Plotting a Great Mystery

Sorry I haven’t been around lately. I’m plotting a new mystery. I’m taking a quick break today to share something I found on Pinterest (yes, I wasted some of my plotting time with a visit to Pinterest–since I only spent five minutes there, I’m not feeling guilty at all). The pic said this:

“To uncover the plot of your story, don’t ask what should happen, but what should go wrong. To uncover the meaning of your story, don’t ask what the theme is, but rather, what is discovered. Characters making choices to resolve tension–that’s your plot. If your protagonist has no goal, makes no choices, has no struggle to overcome, you have no plot.” -Steven James, from Story Trumps Structure

What I love most about this quote is the part “What should go wrong.” I don’t know about the rest of you mystery writers, but I plot my story by figuring out the murder first. Who did it? Why did he do it? How did he do it? How does he think he’ll get away with it? How much planning did he put into it? Most importantly, how will he be caught and brought to justice?

At some point in here, I’ll also figure out everything about the victim: who he is, why he deserved to die (in the mind of the murderer), how to make him sympathetic (so the reader cares about solving his murder), and all the other little things that go into crafting a great victim.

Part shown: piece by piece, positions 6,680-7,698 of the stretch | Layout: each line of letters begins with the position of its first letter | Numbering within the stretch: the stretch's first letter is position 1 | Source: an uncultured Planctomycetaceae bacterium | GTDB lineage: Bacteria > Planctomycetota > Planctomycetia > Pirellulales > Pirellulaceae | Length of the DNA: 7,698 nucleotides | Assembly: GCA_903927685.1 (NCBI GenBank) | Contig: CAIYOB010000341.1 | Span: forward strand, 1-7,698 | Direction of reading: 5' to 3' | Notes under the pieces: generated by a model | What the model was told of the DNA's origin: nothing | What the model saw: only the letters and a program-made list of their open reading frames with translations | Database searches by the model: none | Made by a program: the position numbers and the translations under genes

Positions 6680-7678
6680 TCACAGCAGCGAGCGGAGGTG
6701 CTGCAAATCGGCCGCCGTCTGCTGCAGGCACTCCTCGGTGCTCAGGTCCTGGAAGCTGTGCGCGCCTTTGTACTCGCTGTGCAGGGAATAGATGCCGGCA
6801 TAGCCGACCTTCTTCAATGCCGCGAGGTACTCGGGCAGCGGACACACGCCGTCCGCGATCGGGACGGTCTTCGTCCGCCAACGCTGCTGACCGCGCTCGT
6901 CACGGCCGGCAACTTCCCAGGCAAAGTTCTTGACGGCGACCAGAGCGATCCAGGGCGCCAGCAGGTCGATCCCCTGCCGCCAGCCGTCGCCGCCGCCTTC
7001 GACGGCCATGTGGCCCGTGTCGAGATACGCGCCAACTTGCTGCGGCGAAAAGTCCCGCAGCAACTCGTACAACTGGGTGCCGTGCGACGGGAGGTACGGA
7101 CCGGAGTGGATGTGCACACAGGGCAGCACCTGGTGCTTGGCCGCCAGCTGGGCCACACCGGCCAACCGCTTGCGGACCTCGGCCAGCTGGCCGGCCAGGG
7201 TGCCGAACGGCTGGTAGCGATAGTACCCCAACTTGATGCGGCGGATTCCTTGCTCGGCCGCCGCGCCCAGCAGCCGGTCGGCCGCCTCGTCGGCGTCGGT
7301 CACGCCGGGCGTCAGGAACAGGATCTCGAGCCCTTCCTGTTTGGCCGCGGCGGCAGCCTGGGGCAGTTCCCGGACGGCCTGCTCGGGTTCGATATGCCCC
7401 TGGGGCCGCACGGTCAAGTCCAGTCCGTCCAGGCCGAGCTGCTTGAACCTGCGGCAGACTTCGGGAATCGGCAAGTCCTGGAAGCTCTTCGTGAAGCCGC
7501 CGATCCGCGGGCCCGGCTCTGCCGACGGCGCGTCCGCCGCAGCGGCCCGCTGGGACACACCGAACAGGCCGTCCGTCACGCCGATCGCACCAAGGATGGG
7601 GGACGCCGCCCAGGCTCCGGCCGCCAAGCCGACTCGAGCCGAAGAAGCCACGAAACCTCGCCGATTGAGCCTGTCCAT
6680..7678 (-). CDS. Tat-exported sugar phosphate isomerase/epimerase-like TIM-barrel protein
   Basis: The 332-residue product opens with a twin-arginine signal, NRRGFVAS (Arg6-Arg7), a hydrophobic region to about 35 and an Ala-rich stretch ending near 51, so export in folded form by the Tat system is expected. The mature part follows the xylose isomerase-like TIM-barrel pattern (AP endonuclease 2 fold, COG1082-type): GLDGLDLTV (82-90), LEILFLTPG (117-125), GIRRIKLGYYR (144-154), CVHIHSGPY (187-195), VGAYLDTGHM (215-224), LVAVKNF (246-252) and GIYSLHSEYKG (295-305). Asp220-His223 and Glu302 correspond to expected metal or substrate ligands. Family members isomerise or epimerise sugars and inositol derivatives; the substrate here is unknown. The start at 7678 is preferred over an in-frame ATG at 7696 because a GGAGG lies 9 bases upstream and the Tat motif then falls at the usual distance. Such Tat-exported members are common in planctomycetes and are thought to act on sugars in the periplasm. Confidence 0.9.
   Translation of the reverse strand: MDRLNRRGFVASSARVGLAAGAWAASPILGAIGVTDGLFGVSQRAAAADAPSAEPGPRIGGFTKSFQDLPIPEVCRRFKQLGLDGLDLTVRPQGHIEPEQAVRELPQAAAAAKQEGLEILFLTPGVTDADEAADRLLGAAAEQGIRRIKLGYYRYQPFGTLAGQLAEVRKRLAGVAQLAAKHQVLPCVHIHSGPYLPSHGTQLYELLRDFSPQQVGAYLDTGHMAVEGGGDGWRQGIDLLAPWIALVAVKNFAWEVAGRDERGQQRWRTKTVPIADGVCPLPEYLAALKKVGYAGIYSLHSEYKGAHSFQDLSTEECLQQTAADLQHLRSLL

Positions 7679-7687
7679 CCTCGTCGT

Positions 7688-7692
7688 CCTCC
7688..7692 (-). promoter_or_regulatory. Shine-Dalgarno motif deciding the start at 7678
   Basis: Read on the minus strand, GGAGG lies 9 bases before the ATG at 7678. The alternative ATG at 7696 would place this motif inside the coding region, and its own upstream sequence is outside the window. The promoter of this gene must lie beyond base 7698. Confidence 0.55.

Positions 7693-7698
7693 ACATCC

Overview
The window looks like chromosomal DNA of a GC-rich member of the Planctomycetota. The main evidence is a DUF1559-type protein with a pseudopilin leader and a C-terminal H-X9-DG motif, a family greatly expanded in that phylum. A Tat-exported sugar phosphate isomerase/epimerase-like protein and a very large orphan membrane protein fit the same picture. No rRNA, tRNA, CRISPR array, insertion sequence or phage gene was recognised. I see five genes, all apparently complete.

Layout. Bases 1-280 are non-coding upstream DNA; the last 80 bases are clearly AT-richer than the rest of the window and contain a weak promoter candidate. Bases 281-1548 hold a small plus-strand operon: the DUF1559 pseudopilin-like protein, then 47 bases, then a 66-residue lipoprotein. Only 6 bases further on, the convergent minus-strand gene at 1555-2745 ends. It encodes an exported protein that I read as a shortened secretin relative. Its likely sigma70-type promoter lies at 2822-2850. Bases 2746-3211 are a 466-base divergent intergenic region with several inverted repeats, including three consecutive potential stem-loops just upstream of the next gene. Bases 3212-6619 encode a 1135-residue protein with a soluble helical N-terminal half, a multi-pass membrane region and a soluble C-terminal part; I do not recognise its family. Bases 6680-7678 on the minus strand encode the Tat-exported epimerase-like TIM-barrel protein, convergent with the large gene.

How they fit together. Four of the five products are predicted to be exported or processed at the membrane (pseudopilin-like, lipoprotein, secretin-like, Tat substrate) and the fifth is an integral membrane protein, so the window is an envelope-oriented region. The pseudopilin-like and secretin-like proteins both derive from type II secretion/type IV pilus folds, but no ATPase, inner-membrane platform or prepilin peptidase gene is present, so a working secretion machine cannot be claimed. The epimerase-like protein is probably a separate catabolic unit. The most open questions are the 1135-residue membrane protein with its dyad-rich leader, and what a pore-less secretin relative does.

Once I have all that nailed down, I create my protagonist (she’s been in the back of my mind all the while, anyway) and figure out: How does she stumble across this murder? Why is it important for her to solve it? How will she solve it? What are the stakes if she doesn’t solve it? What’s her inner flaw that she must conquer before she can be in a position mentally, physically, or spiritually to solve the crime?

That’s where the “what can go wrong” comes into play. If it’s too easy for my protagonist to solve the murder, it’s a boring story. If it’s too hard, the reader will be frustrated. There’s a fine line between Believable and Throwable (as in “throw the book across the room and never read another book by this author ever again so-help-me-God”). Granted, my murderer wants to get away with his crime, so he’ll probably try to make things go wrong for the protagonist. But she also faces other problems. People lie. Evidence gets misinterpreted or languishes in a crime lab somewhere for horrific amounts of time. Budget cuts limit personnel availability. Family members want some quality time with the protagonist, so she can’t devote her entire day to crime solving. Attitudes and expectations get in the way. Feelings get hurt. Drama distracts.

The “what can go wrong” part can be fun to plan, but if I go overboard, the story isn’t believable or fun to read. Balance is the key.

Any comments? Questions? Observations? Share your wisdom with the rest of us, please, and use the comments section to do it.

-Sonja

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